When I look into their eyes during our debates on this particular matter and see the running fear that rises up as they begin to calculate how much less money they would have in their wallets if the government removed the child tax deduction from their income taxes and took away the withholding allowances, and thusly their boats (so you say it’s expensive to raise children, is it? Hmmmmm.), their second homes in the country, their annual extended trips overseas, I conclude I don’t really know if I have the heart to lobby said deduction away. And after all, I may wish to settle down some day myself. Though, I could change my mind.

So, what’s the solution for a single taxpayer like myself with no deductions? I think it is quite clear. I think it is time to raise the standard deduction for single taxpayers with no writeoffs.

I think the standard deduction for single taxpayers should at the very least be raised by adding the standard single household deduction to a multiple of the average number of children in a household in America multiplied by the dependent child deduction. If the average number of children is 2.3 children per household (as an example I found that figure at an online statistics site which I did not verify and am using the figure simply to make a point) and families are receiving a deduction for each of their 2.3 children, for example, then the standard single with no children household deduction should be increased by 2.3 times the standard dependent child deduction plus the single household deduction. If the average number of children per household fluctuates from year to year, so then should the additional deduction offered to single tax payers with no children. In other words, a single tax payer would receive their normal single tax payer standard deduction plus a deduction for 2.3 children. That’s creative, fair tax policy, by the way. You don’t see that coming out of Washington D.C.,.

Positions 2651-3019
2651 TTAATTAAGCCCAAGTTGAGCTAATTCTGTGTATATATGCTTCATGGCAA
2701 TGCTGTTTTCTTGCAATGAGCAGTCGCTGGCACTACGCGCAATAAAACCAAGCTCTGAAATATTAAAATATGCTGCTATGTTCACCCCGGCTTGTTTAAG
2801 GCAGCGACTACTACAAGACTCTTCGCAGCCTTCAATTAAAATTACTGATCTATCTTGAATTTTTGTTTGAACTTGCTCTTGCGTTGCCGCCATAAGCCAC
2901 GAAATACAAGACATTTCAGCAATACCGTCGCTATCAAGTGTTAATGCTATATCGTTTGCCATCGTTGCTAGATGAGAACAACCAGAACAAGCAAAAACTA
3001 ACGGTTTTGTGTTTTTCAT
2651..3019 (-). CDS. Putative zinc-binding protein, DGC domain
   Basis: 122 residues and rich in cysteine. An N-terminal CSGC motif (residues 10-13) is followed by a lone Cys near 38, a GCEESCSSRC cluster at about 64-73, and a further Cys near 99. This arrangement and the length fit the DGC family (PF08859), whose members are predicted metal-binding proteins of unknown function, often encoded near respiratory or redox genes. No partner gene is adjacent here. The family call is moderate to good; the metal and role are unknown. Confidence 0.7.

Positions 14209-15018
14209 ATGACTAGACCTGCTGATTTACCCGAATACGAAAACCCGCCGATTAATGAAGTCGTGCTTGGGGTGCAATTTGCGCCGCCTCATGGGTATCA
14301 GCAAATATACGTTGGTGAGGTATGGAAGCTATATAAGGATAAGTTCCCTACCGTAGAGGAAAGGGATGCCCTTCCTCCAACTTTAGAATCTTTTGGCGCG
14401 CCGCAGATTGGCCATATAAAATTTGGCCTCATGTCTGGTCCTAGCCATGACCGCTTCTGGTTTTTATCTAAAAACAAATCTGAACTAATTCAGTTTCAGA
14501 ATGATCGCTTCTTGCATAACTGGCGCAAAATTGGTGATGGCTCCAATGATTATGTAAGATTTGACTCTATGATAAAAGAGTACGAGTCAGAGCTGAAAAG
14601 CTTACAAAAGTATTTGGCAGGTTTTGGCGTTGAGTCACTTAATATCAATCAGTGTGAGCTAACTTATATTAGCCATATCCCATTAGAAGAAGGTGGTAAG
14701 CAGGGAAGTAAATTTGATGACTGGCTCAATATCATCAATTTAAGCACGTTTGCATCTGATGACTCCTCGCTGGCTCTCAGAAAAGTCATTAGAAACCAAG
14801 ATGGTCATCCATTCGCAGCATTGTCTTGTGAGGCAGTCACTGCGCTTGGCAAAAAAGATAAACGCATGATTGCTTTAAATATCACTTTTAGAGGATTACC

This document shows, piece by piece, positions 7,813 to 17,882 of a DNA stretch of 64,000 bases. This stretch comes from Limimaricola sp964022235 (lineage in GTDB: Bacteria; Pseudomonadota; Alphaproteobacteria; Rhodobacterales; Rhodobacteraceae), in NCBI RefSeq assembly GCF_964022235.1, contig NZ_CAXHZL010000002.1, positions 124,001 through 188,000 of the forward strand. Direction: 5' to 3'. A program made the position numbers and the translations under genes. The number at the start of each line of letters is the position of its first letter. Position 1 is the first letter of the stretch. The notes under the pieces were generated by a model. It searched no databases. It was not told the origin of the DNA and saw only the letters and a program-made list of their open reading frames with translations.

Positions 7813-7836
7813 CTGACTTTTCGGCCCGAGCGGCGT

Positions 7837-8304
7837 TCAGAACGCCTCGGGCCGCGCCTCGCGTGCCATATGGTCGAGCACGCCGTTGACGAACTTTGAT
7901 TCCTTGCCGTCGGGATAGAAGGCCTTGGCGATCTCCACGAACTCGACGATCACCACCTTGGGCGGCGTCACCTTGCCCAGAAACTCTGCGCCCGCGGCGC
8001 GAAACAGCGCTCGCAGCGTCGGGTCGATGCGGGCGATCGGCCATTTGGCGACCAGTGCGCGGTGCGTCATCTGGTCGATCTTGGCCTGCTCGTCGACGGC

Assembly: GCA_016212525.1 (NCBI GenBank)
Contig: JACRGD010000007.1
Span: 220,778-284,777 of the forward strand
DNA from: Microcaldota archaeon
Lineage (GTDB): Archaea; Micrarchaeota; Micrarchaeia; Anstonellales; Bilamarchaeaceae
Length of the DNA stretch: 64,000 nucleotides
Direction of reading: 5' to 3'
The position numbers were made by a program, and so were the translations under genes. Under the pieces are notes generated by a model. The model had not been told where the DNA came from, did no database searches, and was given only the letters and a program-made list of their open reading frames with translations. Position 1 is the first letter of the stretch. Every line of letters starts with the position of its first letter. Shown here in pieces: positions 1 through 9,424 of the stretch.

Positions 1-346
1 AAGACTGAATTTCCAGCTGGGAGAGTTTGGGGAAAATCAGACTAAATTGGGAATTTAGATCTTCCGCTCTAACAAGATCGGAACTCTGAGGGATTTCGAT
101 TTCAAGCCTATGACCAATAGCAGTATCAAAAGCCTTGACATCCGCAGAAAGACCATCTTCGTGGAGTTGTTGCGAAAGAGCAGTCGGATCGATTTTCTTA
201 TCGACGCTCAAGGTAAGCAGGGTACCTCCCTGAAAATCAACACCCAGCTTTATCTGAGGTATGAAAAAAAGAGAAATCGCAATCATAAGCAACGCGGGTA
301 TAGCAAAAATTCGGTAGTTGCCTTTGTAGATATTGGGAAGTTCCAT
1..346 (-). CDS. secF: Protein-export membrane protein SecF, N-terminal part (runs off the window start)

At this time and because I see no other yet, I believe that is a fair solution. I’d still be paying for everyone else’s children. Those though who want children of their own and don’t have any might be able to afford them with an increase in the single deduction to save up to have some of their own then some day. But for now, it is not possible to save much when they are paying to raise everyone else’s children. Because that’s exactly what they are doing.

As if I don’t already know it, patting themselves on the back for their brilliant observations many have used the excuse during this debate, “raising children is expensive.”

Tell me about it. It’s time for a fair tax code.

Copyright © William Thien 2012